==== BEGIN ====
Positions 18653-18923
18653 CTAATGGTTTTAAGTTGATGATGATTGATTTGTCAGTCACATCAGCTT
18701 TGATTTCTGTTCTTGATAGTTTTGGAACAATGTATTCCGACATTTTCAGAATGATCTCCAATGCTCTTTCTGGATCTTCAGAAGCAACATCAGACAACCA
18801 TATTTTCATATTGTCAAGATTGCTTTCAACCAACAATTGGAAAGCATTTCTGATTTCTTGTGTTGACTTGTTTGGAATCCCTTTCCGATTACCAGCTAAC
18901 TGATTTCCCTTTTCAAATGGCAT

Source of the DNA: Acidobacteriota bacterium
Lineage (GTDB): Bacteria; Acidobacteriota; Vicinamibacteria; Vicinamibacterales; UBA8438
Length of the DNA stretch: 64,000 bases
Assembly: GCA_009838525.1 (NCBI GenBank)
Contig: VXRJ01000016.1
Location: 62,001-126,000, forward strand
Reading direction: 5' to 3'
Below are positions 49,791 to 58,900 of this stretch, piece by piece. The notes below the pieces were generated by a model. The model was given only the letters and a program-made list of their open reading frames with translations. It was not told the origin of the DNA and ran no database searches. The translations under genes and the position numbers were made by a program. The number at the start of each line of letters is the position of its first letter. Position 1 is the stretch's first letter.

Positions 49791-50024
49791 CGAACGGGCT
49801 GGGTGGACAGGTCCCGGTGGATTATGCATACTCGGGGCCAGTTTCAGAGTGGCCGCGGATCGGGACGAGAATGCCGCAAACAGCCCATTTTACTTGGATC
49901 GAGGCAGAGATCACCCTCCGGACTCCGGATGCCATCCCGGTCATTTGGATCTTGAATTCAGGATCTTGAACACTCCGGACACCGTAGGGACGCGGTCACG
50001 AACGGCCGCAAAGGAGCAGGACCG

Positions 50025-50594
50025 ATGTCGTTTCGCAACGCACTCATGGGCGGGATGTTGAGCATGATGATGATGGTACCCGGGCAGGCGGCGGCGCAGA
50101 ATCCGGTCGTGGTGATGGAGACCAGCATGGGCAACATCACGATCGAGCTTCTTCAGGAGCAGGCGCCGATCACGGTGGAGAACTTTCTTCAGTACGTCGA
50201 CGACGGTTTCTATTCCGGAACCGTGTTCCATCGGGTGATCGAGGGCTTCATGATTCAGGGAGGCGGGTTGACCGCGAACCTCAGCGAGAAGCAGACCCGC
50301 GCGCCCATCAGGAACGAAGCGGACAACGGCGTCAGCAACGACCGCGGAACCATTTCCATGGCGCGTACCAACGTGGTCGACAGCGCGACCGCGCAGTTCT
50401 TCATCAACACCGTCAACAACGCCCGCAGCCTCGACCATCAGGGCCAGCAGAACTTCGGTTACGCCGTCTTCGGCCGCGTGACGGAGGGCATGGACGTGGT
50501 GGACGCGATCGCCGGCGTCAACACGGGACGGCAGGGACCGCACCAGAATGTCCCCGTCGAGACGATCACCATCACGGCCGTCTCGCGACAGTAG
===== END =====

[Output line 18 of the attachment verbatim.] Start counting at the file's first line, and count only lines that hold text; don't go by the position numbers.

50001 AACGGCCGCAAAGGAGCAGGACCG